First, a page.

Article content Power Corp. staked an early claim in the fintech sector and, this month, an affiliate of one of its cornerstone investment platforms Portage Ventures sponsored a U.S. Special Purpose Acquisition Company, or “blank cheque” company, that is designed to push that strategy well beyond early-stage fintech businesses. Portage Fintech Acquisition Corporation raised US$240 million and gained a listing on Nasdaq. Its launch comes as other SPACs intended to bring promising companies onto public markets have struggled to meet investor expectations. The Financial Post spoke to Portage Ventures chief executive Adam Felesky, who is also CEO of the new SPAC, about the strategy behind the listing and what lies ahead. This interview has been edited and condensed. Advertisement 2 Q&A: Adam Felesky on why Portage Ventures is pursuing the SPAC route for its next fintech find Back to video A: We see the SPAC business allowing us to deliver our platform to a later stage company that’s specifically looking to go public. We’re predominantly going to be focused on a U.S.-based company, but we will look at our network for opportunities in Canada and Western Europe as long as the majority of their revenue originates from the United States. So the intention is more of a U.S.-based business but we’ll look selectively elsewhere. FP Finance Sign Up By clicking on the sign up button you consent to receive the above newsletter from Postmedia Network Inc. You may unsubscribe any time by clicking on the unsubscribe link at the bottom of our emails. Postmedia Network Inc. | 365 Bloor Street East, Toronto, Ontario, M4W 3L4 | 416-383-2300 Thanks for signing up! A welcome email is on its way. If you don't see it, please check your junk folder. The next issue of FP Finance will soon be in your inbox. We encountered an issue signing you up. Please try again Article content Q: What are you looking for in terms of size and composition of a deal? A: In terms of size, target sizes, on the low end about US$1.5 billion and on the high end US$5 billion. Q: There have been a lot of SPACs out there recently, and not all of them have been successful. In fact, they come with a bit of baggage. Why do you feel confident with this structure, and why now? Advertisement 3 Article content A: One of the advantages we believe we have is, many of our institutional investors that have participated in our funds have participated in our IPO as well, with the intention to support our PIPE on the back end. You typically raise one to two times the size of your trust consideration in a private placement, referred to as a PIPE (private investment in public equity). Many of those investors are some of the leading Canadian pension funds so we can deliver certainty that many cannot because we’ve got these close relationships. That’s really why we decided to pursue this. For us, this is building a new business and we hope to be a repeat of this. Q: So the big pension funds came on as buyers of the SPAC, and will also be there for the follow-on financing? Advertisement 4 Article content A: Exactly. We believe they’ll also work with us on any potential transaction to be further capital providers. Q: Which large pensions and institutional investors are we talking about? A: They’re not public. We’re not allowed to state their names specifically but the largest holders are three of the larger pensions in Canada. Q: Do you have any concerns about the SPAC business and risks in the market, given the recent problems? A: There definitely was over-exuberance. As we approached year-end and into January and February, there (were) as many as 40 to 50 stock IPOs in any given week. The market has definitely reset. The average number of IPOs is now between three and five. And I think that’s a good thing. And, in fact, we think it’s going to be very helpful because what’s happening is you’re seeing a real bifurcation of the market. Advertisement 5 Article content Q: How so? A: In a lot of the previous SPACs, sponsors were ex-executives or former founders that were being opportunistic about pursuing this structure, but didn’t necessarily have the infrastructure, or the credentials of underwriting. We think it’s an advantage to have the credentials like we do where our business is underwriting deals. Q: Do you feel you have more skin in the game than some of those sponsors? A: We’ve got more at risk, if you will, because we can’t (afford to) do a bad deal. A lot of our LP investors are shareholders in the IPO so we’re already good stewards of their capital and we’ll do a good deal. Q: What about valuations? Do you have any concerns when it comes to finding a fintech to invest in? A: What’s happened in the market frenzy, these stock sponsors were agreeing to crazy valuations to the underlying companies, and then they would have to go to the market, the back end of the market, to get further funding. And the PIPE market was refusing and forcing (them) to re-cut deals. So it was pretty dysfunctional for the underlying companies because they thought they were doing the transaction at one price and then, lo and behold, six months later, the deal was getting recut and that’s created a lot of issues. Our strategy is going to be very different. We’re going to (do what’s called) a wall crossing — we’re going to bring our PIPE investors over the wall early and effectively underwrite these deals together. Advertisement 6 Article content Q: Why not just do a direct investment in a fintech, and then a traditional IPO? A: We believe the SPAC vehicle can be a better alternative. It’s typically a better alternative when you’ve got a company that has a higher rate of growth. The advantage is you can use forward forecasts, and so the underlying investors can value the company more appropriately because you can disclose the forecasts. With a traditional IPO, you can really only show your actual, and therefore, the investor on their own has to kind of project the future versus management giving a deliberate view of what the future holds. And that’s a big, big advantage. The other advantage is you typically are getting involved with an investor that has certain credentials. In our case, we have three board members that have gone through SPAC processes (including Steven J. Freiberg, audit chair of MasterCard and former CEO of E-TRADE Financial). So we have a lot of well-known individuals within their verticals that have been in private to public situations and that’s really helpful for a younger management that’s doing this for the first time. Advertisement 7 Article content Q: You said you’d like to repeat this if you’re successful. Can you give me a timeframe, and the number of transactions you’d like to do? A: With each SPAC you typically have 24 months to consummate a transaction. We’re hopeful that we’ll be able to do that within that timeframe. We’d be thrilled if we could get it done in a year. And, you know, our intention would be to come back to markets, shortly thereafter the close first transaction to do another one, (and) if it’s successful, just keep rolling. Q: Beyond your target of later-stage fintech companies with this vehicle, what kind of company or subsection are you looking for? Would it be anything already in the Portage universe? A: The intention is not to transact with one of our affiliated companies. That said, our partners and our networks at Portage and Sagard Holdings more broadly, we’ll certainly use everyone’s relationships to find a great opportunity, and so we’ll leverage the platform but but not the underlying portfolio companies. Advertisement 8 Article content Q: Any specific area of the fintech sector you’re particularly interested in? And can you talk about the competitive landscape between traditional financial services and fintech and how that’s playing out, particularly in the U.S. and Europe? A: So, we’re primarily focused on three verticals: wealth management, insurance and banking. Within those three verticals, there’s been substantial growth and capital. In fintech in the U.S. alone, US$45 billion was raised in 2020. We think there’s lots of opportunities still in terms of how we see fintech versus financial services today. We tend to believe that’s a bit of a misnomer — we think financial services is fintech. There’s no financial service company that isn’t making huge investments in technology so there’s the opportunity of investing in fintech or technology companies that are enabling the transformation of large incumbents. But there’s also the opportunity to invest in fintechs that are going direct to consumer. And we’re really agnostic to either side of that equation. The distinction between financial services and fintech, we think is, is kind of a legacy. Advertisement 9 Article content Q: Why did you do the SPAC in the United States, and list on Nasdaq, as opposed to doing something similar in Canada? A: We’re really focused on building a global brand, and investing in the best tech companies in the world, and many of those are based in the United States. Q: How does SPAC fit into the overall strategy of Portage? A: We want the Portage brand to be known as a global fintech investor agnostic of stage. And so while we started as an earlier stage investor, our ambition is to be a leading fintech investor across any stage. So (the SPAC and the involvement of outside institutional investors) allows us to create a new vertical that’s adjacent to the early-stage funds. And as we look in the future, we’re pretty excited about the possibility of doing more in the crossover space and maybe even potentially launching a full public fund that would invest in public securities as well, and… pursuing a private equity platform, all within financial services. So our ambitions are large, and I think we’ve got the advantage of leveraging our existing value-creation playbook, and we feel like we can be flexible in terms of stage and size of companies that we target. Advertisement 11 Article content Q: When would you look to do this? A: It’s not something we’re doing in the next 12 months but it’s definitely something that we have on our horizon. Q: What would that look like? A: I think our edge would be to do something that’s more crossover, so there’s a percentage of the fund that is in private and then there’s a percentage of the funds that’s in public. And by having an origin in the private markets, it positions us well to get into companies as they transition to public markets. It would be a separate new vehicle that just invests in both private companies as well as publicly traded companies.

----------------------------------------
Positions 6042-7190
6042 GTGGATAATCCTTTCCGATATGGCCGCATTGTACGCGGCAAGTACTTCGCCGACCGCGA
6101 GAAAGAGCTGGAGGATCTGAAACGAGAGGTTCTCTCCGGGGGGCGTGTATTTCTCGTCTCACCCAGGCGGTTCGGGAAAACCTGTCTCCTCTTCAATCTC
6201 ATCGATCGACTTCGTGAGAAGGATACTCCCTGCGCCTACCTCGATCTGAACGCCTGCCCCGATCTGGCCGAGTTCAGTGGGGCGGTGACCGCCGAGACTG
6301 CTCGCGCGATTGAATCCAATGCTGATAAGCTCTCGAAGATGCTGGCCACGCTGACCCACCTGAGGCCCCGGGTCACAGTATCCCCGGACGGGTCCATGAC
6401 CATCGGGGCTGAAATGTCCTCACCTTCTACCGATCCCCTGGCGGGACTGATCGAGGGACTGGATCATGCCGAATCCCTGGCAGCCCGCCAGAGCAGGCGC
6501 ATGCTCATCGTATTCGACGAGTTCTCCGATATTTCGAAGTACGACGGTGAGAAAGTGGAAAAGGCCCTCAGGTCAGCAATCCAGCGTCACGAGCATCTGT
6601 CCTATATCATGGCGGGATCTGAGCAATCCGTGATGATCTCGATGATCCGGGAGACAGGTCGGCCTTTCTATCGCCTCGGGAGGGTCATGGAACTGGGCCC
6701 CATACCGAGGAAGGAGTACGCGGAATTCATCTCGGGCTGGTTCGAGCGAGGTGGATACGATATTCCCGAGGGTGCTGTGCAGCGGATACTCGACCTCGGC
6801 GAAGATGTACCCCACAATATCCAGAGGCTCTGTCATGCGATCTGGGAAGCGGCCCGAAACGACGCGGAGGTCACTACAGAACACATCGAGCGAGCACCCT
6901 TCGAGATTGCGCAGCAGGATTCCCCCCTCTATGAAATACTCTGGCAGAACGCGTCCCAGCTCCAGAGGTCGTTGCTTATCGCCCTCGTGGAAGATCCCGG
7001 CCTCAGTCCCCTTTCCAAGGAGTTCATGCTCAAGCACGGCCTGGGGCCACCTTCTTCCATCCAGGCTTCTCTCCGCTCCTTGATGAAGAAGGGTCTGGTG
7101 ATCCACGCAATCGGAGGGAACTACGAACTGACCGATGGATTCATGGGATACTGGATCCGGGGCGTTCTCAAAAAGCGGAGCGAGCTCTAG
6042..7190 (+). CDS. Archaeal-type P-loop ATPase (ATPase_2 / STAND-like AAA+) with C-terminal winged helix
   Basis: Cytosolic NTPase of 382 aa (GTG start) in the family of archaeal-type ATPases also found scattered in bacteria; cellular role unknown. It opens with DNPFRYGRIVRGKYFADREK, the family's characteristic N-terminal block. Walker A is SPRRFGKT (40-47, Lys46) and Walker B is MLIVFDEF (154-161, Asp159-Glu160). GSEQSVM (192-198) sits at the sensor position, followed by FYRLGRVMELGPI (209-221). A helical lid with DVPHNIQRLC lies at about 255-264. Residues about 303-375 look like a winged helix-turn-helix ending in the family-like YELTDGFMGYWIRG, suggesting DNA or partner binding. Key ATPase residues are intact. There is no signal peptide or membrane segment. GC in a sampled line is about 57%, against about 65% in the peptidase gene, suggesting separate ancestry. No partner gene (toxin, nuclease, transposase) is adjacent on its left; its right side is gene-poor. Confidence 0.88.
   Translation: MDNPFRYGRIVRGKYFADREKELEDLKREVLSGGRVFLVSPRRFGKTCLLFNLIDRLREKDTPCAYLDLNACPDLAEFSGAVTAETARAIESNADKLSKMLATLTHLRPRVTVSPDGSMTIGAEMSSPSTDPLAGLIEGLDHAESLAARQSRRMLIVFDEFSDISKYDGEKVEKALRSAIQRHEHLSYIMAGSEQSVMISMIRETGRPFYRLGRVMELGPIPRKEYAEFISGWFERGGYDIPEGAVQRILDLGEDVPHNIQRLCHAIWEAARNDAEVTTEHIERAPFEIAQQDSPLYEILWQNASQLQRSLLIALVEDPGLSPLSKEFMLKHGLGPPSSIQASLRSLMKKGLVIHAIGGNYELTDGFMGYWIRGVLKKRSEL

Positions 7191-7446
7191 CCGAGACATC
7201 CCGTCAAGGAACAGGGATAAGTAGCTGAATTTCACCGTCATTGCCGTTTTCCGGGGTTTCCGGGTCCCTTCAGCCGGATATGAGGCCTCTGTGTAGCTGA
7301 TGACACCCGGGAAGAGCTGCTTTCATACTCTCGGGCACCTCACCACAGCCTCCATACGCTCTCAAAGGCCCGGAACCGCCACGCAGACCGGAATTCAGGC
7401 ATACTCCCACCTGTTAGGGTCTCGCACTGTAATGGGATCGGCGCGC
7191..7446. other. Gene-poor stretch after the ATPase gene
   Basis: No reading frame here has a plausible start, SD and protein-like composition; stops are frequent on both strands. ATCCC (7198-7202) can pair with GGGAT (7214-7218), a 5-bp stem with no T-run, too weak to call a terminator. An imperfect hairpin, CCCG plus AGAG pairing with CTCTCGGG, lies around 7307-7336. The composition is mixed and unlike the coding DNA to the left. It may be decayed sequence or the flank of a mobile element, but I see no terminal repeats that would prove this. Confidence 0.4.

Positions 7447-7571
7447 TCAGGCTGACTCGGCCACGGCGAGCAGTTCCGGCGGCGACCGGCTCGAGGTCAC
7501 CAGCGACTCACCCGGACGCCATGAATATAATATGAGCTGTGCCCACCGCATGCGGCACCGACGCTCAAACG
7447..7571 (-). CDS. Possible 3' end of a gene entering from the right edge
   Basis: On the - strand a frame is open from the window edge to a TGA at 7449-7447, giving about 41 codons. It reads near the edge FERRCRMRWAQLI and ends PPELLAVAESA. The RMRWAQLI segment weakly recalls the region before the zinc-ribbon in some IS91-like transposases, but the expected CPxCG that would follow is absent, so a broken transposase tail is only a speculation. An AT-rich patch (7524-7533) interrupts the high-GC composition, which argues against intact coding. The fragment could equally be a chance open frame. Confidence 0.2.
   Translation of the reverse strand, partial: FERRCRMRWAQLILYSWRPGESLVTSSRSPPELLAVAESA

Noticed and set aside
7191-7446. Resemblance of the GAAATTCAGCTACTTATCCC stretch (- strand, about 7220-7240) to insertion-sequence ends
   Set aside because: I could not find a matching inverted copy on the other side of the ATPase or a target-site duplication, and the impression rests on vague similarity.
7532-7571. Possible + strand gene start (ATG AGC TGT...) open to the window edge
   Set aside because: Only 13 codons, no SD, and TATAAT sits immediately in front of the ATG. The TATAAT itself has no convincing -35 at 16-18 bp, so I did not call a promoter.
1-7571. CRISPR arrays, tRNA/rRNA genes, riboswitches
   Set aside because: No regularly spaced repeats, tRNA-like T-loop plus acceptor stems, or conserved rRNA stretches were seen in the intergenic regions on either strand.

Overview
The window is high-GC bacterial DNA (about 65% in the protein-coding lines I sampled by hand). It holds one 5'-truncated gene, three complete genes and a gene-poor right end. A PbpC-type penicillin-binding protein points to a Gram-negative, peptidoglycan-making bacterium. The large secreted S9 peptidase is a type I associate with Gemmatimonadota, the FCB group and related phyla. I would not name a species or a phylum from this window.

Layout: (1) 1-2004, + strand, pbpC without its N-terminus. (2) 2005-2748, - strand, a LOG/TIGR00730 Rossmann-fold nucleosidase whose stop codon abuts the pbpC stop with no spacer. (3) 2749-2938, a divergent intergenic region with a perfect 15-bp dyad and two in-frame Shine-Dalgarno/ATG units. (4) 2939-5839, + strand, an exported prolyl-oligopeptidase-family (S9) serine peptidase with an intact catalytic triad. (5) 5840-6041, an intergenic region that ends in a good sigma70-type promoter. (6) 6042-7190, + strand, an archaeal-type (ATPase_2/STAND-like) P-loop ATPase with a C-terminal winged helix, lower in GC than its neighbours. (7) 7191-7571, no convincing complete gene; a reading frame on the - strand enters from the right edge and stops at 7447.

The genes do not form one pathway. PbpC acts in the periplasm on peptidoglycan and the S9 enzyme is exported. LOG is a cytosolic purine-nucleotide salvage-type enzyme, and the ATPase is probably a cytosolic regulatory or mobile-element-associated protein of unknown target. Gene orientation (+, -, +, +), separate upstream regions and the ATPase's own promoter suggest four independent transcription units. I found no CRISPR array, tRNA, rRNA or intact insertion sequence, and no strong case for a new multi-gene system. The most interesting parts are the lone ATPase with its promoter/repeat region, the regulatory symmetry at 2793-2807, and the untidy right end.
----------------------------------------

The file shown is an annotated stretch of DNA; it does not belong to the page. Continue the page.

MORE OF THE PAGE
Adam Felesky Investments

2 Investments

Adam Felesky has made 2 investments. Their latest investment was in Koho Financial as part of their Seed VC - II on April 4, 2016.

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Adam Felesky Investments Activity

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Date

Round

Company

Amount

New?

Co-Investors

Sources

4/7/2016

Seed VC - II

Koho Financial

Yes

5

2/23/2016

Debt

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$99M

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10

Date

4/7/2016

2/23/2016

Round

Seed VC - II

Debt

Company

Koho Financial

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Amount

$99M

New?

Yes

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Co-Investors

Sources

5

10